Human and Machine Judgements for Russian Semantic Relatedness

  • Alexander Panchenko
  • Dmitry Ustalov
  • Nikolay Arefyev
  • Denis Paperno
  • Natalia Konstantinova
  • Natalia Loukachevitch
  • Chris Biemann
Conference paper

DOI: 10.1007/978-3-319-52920-2_21

Part of the Communications in Computer and Information Science book series (CCIS, volume 661)
Cite this paper as:
Panchenko A. et al. (2017) Human and Machine Judgements for Russian Semantic Relatedness. In: Ignatov D. et al. (eds) Analysis of Images, Social Networks and Texts. AIST 2016. Communications in Computer and Information Science, vol 661. Springer, Cham

Abstract

Semantic relatedness of terms represents similarity of meaning by a numerical score. On the one hand, humans easily make judgements about semantic relatedness. On the other hand, this kind of information is useful in language processing systems. While semantic relatedness has been extensively studied for English using numerous language resources, such as associative norms, human judgements and datasets generated from lexical databases, no evaluation resources of this kind have been available for Russian to date. Our contribution addresses this problem. We present five language resources of different scale and purpose for Russian semantic relatedness, each being a list of triples \(({word}_{i}, {word}_{j}, {similarity}_{ij}\)). Four of them are designed for evaluation of systems for computing semantic relatedness, complementing each other in terms of the semantic relation type they represent. These benchmarks were used to organise a shared task on Russian semantic relatedness, which attracted 19 teams. We use one of the best approaches identified in this competition to generate the fifth high-coverage resource, the first open distributional thesaurus of Russian. Multiple evaluations of this thesaurus, including a large-scale crowdsourcing study involving native speakers, indicate its high accuracy.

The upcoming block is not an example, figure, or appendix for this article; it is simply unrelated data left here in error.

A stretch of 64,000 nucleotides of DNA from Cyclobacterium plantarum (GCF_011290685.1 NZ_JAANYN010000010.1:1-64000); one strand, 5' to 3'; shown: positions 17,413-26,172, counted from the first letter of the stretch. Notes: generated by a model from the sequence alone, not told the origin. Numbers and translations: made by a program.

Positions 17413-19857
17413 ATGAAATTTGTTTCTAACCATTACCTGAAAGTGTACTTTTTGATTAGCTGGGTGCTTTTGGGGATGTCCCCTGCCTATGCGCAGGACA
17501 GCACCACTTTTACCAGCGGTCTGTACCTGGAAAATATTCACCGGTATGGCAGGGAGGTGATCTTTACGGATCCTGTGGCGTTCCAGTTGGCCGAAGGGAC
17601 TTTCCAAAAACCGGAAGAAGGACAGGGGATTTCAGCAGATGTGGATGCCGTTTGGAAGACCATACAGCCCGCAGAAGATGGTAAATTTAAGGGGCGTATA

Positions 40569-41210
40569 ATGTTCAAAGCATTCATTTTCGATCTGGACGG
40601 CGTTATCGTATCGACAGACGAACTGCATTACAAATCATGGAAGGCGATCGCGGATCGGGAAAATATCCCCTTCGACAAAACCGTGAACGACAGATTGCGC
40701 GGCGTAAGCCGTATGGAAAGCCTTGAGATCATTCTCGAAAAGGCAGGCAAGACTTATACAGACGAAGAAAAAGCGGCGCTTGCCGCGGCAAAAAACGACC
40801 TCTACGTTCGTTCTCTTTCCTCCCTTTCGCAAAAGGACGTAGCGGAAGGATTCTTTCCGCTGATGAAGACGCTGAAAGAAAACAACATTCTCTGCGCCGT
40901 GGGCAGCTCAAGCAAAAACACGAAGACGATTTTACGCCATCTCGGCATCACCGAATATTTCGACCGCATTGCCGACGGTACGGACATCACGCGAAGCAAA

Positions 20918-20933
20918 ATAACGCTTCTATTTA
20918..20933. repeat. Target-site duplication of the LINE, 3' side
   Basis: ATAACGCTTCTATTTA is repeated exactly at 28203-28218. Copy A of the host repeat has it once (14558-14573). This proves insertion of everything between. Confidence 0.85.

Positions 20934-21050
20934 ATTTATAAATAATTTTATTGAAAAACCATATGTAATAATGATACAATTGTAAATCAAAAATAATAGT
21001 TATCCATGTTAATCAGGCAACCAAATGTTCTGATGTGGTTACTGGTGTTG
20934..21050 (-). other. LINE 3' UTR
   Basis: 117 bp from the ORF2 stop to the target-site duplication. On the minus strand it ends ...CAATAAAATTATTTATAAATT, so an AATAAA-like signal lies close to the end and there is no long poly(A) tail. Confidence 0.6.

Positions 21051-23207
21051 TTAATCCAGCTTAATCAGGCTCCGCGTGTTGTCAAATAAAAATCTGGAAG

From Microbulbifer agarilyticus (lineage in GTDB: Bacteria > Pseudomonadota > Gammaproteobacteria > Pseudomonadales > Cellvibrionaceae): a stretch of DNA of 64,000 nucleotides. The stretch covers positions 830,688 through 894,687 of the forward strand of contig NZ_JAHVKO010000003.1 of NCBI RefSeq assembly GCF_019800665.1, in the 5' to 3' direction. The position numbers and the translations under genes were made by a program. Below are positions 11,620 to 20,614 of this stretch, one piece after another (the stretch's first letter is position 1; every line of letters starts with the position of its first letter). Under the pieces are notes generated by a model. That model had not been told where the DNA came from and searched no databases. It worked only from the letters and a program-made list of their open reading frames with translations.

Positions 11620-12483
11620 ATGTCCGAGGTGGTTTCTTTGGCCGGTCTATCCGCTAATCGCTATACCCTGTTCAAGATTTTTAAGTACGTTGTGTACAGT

Keywords

Semantic similarity Semantic relatedness Evaluation Distributional thesaurus Crowdsourcing Language resources 

Copyright information

© Springer International Publishing AG 2017

Authors and Affiliations

  • Alexander Panchenko
    • 1
  • Dmitry Ustalov
    • 2
  • Nikolay Arefyev
    • 3
  • Denis Paperno
    • 4
  • Natalia Konstantinova
    • 5
  • Natalia Loukachevitch
    • 3
  • Chris Biemann
    • 1
  1. 1.TU DarmstadtDarmstadtGermany
  2. 2.Ural Federal UniversityYekaterinburgRussia
  3. 3.Moscow State UniversityMoscowRussia
  4. 4.University of TrentoRoveretoItaly
  5. 5.University of WolverhamptonWolverhamptonUK

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